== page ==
Thank you very much to Michelle for the interview.
Would you tell us a little about yourself?
Well, I’m a wife and mother to three teenagers and we live in Detroit. We are a family that loves to go to the movies, so I call the movie theater down the street our second home (the one I don’t have to clean, lol.) My favorite place in the world is the swing in my backyard because, in warm weather at least, that is where I do most of my reading. I also like music quite a bit…everything from Miles Davis to Lady Gaga, and I sing in the car when I drive by myself.
Did you always want to be an author?
Yes. In fact, I can’t remember a time when I wasn’t making up stories. The writing part came later, of course.
When you are writing do you like to listen to music for inspiration?
I love all kinds of music, but when I write, I stick to electronica – groups like Zero 7 and Morcheeba. I’m not sure I would call it inspiration so much as background noise. For some reason, it helps to keep me focused. Probably because it drowns out the telephone, the dog, the kids, etc.
Who is your favourite author and do you have an all time favourite book?
This is a very difficult question! I’m not sure if I could pick just one author since I like so many, but I guess I really had to pick one, I’d go for Stephen King and his book “The Stand”. There was something so epic about that book that I often think about it even though I read it over twenty-five years ago. King’s characters have always been very real to me, and his settings draw me right into the story. I like to tell people that Stephen King taught me how to write. (Just not in person, obviously.)
How would you describe your novel Blood Sisters in one sentence?
Starla’s desire for revenge gave her the courage to become a vampire, but from the moment she changed, she realized one thing: being a vampire sucks.
A lot of novels today glamorise vampirism but in your novel Blood Sisters you show a different side to the life of a vampire. What was your inspiration for this?
I actually got the idea for the book from my younger daughter who really wanted to be a vampire when she was about nine years old (probably because of the Twilight books.) I kept telling her that being a vampire would be no fun at all because of the whole drinking blood thing, but she insisted it would be wonderful. As a result, I ended up writing the book as a kind of joking cautionary tale. In fact, the book is dedicated to her. I’m not sure if it was the book or not, but since then, my daughter no longer wants to be a vampire. Now she wants to be a pirate. (Thank you ever so much, Johnny Depp…)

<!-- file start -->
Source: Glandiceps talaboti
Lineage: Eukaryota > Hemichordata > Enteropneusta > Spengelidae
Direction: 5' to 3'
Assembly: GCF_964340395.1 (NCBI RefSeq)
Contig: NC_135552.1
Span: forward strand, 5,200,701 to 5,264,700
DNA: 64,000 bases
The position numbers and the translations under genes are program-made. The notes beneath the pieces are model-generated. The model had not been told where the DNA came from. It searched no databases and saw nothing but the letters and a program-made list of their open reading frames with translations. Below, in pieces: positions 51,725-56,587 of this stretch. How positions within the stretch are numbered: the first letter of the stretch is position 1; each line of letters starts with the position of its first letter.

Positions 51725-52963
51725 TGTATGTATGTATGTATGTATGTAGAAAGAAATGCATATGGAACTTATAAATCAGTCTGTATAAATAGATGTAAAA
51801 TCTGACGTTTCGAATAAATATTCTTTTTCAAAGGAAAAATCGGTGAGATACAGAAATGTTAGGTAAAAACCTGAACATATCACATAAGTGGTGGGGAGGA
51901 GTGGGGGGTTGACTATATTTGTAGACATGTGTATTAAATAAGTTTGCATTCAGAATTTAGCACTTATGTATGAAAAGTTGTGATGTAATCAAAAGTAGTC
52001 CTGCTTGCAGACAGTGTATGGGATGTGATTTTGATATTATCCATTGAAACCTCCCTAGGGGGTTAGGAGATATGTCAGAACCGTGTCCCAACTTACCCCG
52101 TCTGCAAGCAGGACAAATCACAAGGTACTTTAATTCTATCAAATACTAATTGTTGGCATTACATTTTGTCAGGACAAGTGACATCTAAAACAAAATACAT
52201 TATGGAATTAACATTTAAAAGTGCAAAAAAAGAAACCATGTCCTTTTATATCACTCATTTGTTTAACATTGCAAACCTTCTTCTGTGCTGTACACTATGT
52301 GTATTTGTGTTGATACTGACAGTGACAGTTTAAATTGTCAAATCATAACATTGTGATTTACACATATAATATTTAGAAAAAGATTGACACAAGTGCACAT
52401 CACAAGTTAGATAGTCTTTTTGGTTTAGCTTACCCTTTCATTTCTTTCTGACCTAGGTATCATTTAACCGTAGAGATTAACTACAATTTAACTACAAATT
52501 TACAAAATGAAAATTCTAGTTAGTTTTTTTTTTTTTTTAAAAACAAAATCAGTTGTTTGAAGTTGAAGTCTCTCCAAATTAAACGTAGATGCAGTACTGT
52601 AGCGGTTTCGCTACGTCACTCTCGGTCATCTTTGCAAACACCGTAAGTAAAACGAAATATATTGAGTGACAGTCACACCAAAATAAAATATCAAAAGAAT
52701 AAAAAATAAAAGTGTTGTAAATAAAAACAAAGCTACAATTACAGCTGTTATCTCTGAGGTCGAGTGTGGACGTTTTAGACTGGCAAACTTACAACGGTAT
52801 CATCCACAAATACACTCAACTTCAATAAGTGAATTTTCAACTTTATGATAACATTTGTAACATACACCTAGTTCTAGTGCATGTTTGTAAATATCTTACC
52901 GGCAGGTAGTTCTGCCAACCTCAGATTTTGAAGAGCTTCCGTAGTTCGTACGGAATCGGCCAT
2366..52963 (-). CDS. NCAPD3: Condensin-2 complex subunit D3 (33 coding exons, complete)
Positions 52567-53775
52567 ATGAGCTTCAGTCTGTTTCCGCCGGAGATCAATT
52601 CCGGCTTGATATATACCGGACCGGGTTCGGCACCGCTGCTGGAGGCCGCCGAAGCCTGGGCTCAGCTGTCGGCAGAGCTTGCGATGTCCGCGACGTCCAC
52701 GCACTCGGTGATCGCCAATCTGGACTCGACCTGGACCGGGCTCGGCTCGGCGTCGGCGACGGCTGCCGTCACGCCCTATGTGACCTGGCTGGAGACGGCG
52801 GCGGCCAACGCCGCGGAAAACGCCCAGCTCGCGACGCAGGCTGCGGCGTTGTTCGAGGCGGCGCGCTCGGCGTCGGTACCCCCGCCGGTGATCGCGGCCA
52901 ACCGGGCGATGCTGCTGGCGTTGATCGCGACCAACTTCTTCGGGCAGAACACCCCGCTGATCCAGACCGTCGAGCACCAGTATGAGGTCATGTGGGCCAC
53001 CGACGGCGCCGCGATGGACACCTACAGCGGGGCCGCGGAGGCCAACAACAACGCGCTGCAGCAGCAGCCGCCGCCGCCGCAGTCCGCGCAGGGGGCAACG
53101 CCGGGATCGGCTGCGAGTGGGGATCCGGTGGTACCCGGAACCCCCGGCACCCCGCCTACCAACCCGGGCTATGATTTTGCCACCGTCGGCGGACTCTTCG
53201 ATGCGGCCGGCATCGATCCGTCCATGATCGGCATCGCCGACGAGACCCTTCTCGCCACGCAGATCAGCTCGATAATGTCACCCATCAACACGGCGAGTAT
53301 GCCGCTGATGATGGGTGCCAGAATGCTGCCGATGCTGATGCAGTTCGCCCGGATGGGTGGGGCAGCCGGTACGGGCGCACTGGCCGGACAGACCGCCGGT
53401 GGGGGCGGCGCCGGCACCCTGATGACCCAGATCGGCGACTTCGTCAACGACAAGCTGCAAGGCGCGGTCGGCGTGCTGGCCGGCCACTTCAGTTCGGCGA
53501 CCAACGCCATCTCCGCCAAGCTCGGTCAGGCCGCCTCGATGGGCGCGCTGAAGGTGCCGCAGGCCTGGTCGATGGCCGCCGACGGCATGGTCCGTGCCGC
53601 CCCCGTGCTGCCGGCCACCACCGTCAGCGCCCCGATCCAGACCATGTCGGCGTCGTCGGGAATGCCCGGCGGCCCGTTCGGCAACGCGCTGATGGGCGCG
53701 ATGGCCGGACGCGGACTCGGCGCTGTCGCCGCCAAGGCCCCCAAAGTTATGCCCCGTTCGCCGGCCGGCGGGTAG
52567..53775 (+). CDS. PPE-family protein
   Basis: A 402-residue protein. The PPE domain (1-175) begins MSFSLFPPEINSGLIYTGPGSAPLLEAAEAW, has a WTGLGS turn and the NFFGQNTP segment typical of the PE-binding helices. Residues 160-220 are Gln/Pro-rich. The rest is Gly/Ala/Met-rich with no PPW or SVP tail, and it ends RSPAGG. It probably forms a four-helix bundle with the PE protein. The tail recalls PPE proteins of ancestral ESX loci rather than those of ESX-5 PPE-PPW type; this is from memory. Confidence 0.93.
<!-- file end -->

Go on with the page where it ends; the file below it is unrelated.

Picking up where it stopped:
How would you describe Mira, the main character in Uncommon Magic, in 5 words or less?
Love-struck. Innocent. Quick-witted. Foolhardy. Loyal.
What was your favourite part/scene of Uncommon Magic to write and why?
Whenever I write, I always have a pair of characters whose chemistry seems stronger than anyone else’s. In the case of Uncommon Magic, my favorite pair are Mira, an uncultured, common girl from a small fishing village, and Quentin, the privileged son of a Magician. There’s a lot of bigotry in the book between those who can use magic, and those who cannot. And although Quentin is good-natured and friendly, he’s a little clueless as to how difficult the lives of commons like Mira are. I love the way the relationship between these two opposite characters develops. Despite their differences, Quentin and Mira end up teaching each other a lot. They also have a nice romantic tension going, even though neither of them seems to realize it.
Will there be a sequel to Blood Sisters or Uncommon Magic?
Although I wouldn’t entirely discount the idea, I don’t have any immediate plans to, no. I’ve found that characters have a way of insisting you pay attention to them, and if they want to return in a story, then they’ll make sure you know it!
What are you working on at the moment?
I’m changing directions right now and, in a few weeks, am putting out an adult, urban fantasy series about a modern woman, Lilith Straight, who discovers that her great-great-great-great-great grandmother made a deal with the Devil in order to escape being hanged as a witch. Unfortunately, that deal extends to every female child in the lineage, and now it’s up to Lilith to carry on the family tradition by working as a succubus. It’s light-hearted, funny (hopefully), and just a little bit naughty.
Thank you Michelle. 🙂